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Ye-Jee Lee

Manipulated Animals 2

Manipulated Animals 2

Regular price $2,900.00 USD
Regular price Sale price $2,900.00 USD
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Manipulated Animals 2





sterling silver, nickel silver


150 x 220 x 15

Artist Statement

Humans like to flaunt. Ornaments attach certain symbols of achievement to the bodies of humans. They are the direct means by which humans can reveal their desires. We have long been creating symbols related to honor, power, affiliation, money, education, etc. Examples include the spectacular decorations of the Sistine Chapel, symbolizing the sublimity of religion, or a coat of arms boasting the authority of an imperial family. Today, these symbols can be found on the buttons of clothes, the insignias of uniforms, or the patterns embossed on various types of certifications.

The press technique using dies is a typical method for making these objects. This method provides continuous production in large quantities, making it suitable for producing objects that represent a sense of belonging to a particular group. Also, compared to the casting technique, the press technique enables production even with a small amount of metal, thus achieving economic efficiency and objectives with the same volume but with a lighter weight.
I reprint the shell of desire by taking advantage of the metal die that was used to fulfill the purpose. The act of printing objects in a symbolic language is analogous to spreading metaphorical messages embedded in those objects. In the process, the symbolic content and its role initially produced by the die are broken down and reproduced in an empty form. The symbol's authority and meaning become overshadowed and become an element solely for the surface decoration. The laurel wreath awarded to the marathon winners represents victory, glory, and honor. The laurel tree in university medals designed to convey such a meaning no longer acts as a symbol of honor when incorporated into my work. As it simply indicates a decoration that embodies the plant's leaves, it becomes juxtaposed or blended with other elements to signify a different image.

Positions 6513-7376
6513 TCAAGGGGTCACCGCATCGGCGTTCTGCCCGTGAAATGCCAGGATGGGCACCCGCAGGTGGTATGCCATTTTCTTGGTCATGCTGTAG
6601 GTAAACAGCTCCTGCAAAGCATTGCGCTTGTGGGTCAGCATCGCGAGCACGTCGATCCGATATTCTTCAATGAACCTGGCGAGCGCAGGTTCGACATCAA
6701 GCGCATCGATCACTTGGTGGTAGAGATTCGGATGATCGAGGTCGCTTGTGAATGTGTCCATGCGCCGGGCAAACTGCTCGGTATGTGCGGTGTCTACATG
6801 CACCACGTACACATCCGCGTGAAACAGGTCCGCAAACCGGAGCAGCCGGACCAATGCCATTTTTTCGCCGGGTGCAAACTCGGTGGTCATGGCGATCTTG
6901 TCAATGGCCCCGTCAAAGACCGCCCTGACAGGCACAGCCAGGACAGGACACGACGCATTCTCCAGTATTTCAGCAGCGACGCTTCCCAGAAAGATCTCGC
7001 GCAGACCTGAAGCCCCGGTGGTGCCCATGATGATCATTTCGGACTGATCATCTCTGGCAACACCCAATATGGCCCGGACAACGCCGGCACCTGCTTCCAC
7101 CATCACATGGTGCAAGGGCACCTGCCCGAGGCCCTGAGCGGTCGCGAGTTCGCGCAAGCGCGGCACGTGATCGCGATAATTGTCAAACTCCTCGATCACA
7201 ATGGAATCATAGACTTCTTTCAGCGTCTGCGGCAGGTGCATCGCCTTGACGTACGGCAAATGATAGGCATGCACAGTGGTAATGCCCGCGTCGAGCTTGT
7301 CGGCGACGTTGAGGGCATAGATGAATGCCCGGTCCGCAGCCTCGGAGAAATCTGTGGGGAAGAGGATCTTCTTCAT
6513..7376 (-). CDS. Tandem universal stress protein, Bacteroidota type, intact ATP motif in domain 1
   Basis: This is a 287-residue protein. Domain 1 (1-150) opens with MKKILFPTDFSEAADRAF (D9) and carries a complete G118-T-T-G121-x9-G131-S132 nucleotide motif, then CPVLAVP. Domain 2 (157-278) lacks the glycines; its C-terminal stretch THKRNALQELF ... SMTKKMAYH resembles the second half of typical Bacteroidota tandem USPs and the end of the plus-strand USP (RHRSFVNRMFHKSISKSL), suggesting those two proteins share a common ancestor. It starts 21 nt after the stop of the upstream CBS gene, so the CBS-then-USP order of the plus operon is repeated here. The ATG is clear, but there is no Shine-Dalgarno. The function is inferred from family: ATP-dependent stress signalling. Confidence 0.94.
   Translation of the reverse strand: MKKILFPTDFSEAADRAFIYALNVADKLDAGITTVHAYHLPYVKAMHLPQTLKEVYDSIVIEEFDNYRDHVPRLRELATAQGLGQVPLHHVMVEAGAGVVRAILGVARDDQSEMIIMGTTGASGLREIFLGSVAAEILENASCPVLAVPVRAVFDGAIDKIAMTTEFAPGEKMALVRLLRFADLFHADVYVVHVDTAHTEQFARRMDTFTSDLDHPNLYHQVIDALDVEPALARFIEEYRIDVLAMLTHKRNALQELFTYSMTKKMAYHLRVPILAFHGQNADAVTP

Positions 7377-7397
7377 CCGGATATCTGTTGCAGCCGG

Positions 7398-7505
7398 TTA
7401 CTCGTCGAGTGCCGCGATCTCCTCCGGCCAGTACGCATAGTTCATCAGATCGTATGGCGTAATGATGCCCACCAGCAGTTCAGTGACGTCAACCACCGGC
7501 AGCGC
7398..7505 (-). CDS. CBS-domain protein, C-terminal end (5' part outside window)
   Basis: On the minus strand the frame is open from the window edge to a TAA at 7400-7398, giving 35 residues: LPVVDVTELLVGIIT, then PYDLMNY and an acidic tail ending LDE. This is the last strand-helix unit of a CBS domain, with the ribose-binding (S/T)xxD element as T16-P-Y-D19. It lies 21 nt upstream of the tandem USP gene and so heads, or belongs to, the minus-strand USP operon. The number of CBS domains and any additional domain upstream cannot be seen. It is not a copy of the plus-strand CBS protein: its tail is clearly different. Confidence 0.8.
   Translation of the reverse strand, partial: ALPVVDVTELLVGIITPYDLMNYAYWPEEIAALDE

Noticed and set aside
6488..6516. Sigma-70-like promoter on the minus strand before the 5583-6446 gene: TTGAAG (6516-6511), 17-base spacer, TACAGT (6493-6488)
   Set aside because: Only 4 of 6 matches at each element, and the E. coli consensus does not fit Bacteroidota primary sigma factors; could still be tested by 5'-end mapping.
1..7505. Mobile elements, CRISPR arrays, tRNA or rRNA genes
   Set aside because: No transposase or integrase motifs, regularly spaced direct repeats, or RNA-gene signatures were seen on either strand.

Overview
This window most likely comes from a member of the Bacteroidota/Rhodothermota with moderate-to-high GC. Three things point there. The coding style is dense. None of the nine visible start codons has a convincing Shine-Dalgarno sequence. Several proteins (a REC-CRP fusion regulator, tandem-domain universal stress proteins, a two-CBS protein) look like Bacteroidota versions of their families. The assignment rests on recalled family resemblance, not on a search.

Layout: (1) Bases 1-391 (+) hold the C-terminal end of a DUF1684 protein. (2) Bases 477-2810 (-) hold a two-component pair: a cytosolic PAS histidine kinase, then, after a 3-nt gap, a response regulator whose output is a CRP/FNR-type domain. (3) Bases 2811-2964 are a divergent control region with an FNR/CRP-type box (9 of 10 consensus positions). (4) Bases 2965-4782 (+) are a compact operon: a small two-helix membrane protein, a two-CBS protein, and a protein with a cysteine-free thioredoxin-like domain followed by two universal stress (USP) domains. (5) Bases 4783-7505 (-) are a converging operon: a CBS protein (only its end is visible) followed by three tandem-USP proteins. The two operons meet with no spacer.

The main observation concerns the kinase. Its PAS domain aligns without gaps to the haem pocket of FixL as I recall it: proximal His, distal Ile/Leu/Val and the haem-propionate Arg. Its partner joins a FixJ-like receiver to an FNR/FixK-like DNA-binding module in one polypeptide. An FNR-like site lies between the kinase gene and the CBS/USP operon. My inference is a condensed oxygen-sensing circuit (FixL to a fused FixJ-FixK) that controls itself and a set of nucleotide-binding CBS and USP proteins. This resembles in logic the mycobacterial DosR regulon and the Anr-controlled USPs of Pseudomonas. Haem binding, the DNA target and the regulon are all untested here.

Meanwhile, the metal dies I have collected can be classified into several types. The first type involves the decorative forms of a pendant, rings, and animal shapes, which are ornaments commonly used in the Western world, as well as the dies related to the decoration for making buttons or hair clips. The second type involves those related to education, such as university seals. The third type entails those for creating objects to display a sense of social belonging or superiority, such as badges or company logos. The last type involves the dies that suggest power and wealth, such as insignias or silver bullions. As such, my ornaments, which rearrange the symbols that visualize the object of human envies and bind them together into a bouquet of stories, connect with humans again to form fresh relationships with them.

Artist bio:
Ye-jee Lee was born in 1984 in South Korea. Her major at the University was German Language and Literature. In her last year of University, she started learning metalwork to make creative jewelry. She used to travel a lot around the world, such as Egypt, Fiji Island, Nepal, and others. She was interested in jewelry from those exotic countries and decided to make her own extraordinary jewelry.

Ye-jee Lee presses symbols of humans’ desires into sheet metal using collected dies from different countries to make her jewelry. She participated in various exhibitions and international fairs after she graduated from Kookmin Graduate School, majoring in Metalcraft & Jewellery in 2014. Her jewelry was presented at fairs such as MAD in New York City, Sieraad in Amsterdam, COLLECT in London, IHM in Munich, JOYA in Barcelona, and others. Also, she won the 3rd BKV-Prize in 2015 and was selected for Talente 2018. She is not only a jeweler but also a lecturer at a college in Korea.

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